I’ve been giving away my books ever since my first novel came out, and boy has it ever made me a bunch of money.
When my first novel, Down and Out in the Magic Kingdom, was published by Tor Books in January 2003, I also put the entire electronic text of the novel on the Internet under a Creative Commons license that encouraged my readers to copy it far and wide. Within a day, there were 30,000 downloads from my site (and those downloaders were in turn free to make more copies). Three years and six printings later, more than 700,000 copies of the book have been downloaded from my site. The book’s been translated into more languages than I can keep track of, key concepts from it have been adopted for software projects, and there are two competing fan audio adaptations online.
Most people who download the book don’t end up buying it, but they wouldn’t have bought it in any event, so I haven’t lost any sales, I’ve just won an audience. A tiny minority of downloaders treat the free ebook as a substitute for the printed book — those are the lost sales. But a much larger minority treat the ebook as an enticement to buy the printed book. They’re gained sales. As long as gained sales outnumber lost sales, I’m ahead of the game. After all, distributing nearly a million copies of my book has cost me nothing.
(Every essay in that collection has something to say about this issue, and they’re all pretty good. I highly suggest at least reading the rest of this essay. Did I mention you could download it for free?)
No DRM. He doesn’t worry about piracy. And it’s given him an even larger audience for his writing, and more money than otherwise. Wow.
Ok, but hold on just a gosh-darn minute. He gives e-books away for free? What about the growing e-book market? What about $9.99 from Amazon — or wait, even more than that with the agency model for the iPad? That’s lost royalty money for an author, and isn’t that the way things are going, all digital and stuff?
Well, BookExpo America is going on right now, and as an article on Publisher’s Weekly says (I guess this is exhibit F now?), “[Penguin Group CEO David] Shanks had little to say about e-books in general, continually noting that print books still make up “90-plus-percent of our business.”" So maybe it’s not a problem at all. Or, is this just a short-sighted observation?
Let’s say that in the near future, with the advent of the iPad and all the stuff going on in the publishing world, e-books really do become the majority of book sales. Can giving them away for free really be viable?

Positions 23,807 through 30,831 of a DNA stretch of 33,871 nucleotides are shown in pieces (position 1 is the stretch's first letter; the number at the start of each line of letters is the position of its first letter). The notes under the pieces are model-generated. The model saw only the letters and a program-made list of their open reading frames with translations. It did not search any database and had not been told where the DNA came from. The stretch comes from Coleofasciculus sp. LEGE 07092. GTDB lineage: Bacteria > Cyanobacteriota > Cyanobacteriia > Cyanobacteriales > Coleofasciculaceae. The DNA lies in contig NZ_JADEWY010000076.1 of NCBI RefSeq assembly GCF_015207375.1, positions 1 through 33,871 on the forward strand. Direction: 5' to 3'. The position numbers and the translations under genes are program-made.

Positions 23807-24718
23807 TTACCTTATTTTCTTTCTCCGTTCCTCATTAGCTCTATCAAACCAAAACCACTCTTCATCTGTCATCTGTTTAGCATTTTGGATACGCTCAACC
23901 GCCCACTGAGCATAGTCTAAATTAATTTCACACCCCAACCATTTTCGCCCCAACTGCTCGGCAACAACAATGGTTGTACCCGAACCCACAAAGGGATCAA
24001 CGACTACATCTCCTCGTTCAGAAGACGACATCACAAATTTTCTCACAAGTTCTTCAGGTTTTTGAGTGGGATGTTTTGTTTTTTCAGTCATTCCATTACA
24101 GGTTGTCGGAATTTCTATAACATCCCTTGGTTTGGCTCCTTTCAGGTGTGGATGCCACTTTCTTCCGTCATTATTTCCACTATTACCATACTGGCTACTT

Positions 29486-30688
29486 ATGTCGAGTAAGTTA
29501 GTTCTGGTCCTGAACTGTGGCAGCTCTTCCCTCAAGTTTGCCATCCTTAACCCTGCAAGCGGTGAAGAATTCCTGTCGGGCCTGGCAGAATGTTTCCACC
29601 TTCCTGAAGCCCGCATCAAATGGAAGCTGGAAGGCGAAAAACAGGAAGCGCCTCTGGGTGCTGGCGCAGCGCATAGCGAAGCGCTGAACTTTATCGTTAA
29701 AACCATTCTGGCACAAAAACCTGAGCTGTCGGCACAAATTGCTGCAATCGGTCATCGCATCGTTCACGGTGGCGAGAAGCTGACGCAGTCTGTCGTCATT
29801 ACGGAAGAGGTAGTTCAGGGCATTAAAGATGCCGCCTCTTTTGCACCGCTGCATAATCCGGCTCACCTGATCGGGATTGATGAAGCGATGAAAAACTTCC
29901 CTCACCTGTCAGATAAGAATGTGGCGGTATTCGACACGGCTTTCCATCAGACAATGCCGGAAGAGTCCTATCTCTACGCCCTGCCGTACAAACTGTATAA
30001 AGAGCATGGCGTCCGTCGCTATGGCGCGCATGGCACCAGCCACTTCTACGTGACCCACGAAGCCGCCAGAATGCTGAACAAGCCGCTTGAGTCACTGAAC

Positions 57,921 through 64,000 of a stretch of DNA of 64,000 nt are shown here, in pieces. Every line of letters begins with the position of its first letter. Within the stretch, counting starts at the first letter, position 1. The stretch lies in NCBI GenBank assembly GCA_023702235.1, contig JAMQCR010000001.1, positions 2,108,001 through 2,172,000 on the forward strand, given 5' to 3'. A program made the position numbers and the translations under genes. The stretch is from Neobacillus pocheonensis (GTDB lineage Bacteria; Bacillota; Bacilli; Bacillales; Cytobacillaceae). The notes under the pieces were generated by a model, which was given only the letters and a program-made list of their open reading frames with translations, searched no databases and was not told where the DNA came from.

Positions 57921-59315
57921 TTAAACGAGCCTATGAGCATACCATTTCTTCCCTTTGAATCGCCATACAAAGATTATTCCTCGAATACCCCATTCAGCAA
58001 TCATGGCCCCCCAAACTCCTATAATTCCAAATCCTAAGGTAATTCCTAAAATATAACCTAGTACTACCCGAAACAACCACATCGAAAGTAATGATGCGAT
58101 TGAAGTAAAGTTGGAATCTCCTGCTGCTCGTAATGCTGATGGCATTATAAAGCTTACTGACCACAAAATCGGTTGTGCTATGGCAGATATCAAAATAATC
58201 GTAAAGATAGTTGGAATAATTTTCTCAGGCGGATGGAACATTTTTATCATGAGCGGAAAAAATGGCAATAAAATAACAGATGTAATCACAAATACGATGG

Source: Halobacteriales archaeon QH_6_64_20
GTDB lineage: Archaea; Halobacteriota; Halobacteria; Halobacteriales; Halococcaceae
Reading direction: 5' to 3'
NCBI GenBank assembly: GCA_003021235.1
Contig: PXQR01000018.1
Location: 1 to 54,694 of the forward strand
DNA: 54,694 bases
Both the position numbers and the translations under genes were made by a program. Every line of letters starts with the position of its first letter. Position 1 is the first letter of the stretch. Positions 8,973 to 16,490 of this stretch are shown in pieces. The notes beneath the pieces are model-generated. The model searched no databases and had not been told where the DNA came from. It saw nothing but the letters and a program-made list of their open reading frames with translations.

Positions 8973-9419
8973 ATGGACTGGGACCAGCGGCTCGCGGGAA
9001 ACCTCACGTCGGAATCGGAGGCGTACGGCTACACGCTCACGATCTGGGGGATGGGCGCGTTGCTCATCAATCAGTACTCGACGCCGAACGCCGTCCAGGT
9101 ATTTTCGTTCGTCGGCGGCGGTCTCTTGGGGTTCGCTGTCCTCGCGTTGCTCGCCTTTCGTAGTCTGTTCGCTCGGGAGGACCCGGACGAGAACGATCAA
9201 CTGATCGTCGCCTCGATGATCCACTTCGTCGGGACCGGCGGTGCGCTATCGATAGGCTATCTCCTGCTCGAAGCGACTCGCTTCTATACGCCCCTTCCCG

Well first of all, one could still have a price on officially-sanctioned e-books, and just not worry about DRM and piracy, going by Wheaton’s observations. And after all, mp3′s are easily available for download all over the place, but the itunes music store is still wildly profitable.
On top of which, innumerable internet entrepreneurs have proven that giving away content for free can still be a viable business model. Perhaps the key for my future will involve giving away lots of what I write for free (like, hey! a blog!), and making money in other ways. Advertising, for instance (certainly something I’ll look at more closely when I start getting more than a dozen readers a day). A boatload of webcomics are completely (or nearly) self-sustaining, making money by selling “swag.” And let’s not forget — there are actually some people out there who believe that a creator should get money for his creation, and would donate to well-liked authors out of the pure goodness of their hearts. (It happens, really.) Perhaps doing things like creating extra content for those who pay a premium — hyperlinked texts, embedded video or audio, and other transmedia possibilities — will be widely adopted, if the business model is right.
This is an ongoing debate. There’s a new bill in the Canadian House of Commons right now that’s looking at these issues (though perhaps not carefully enough). The best thing we can do is stay educated about the issue — because yeah, it does affect us.
I don’t know exactly how it will all work. But I do know that it can work — and it can work without screwing over consumers, and without dealing with arcane systems of law. And I’m excited at the possibilities for my future.
(And finally, take note! I’m updating this site to make use of the Creative Commons lisencing.)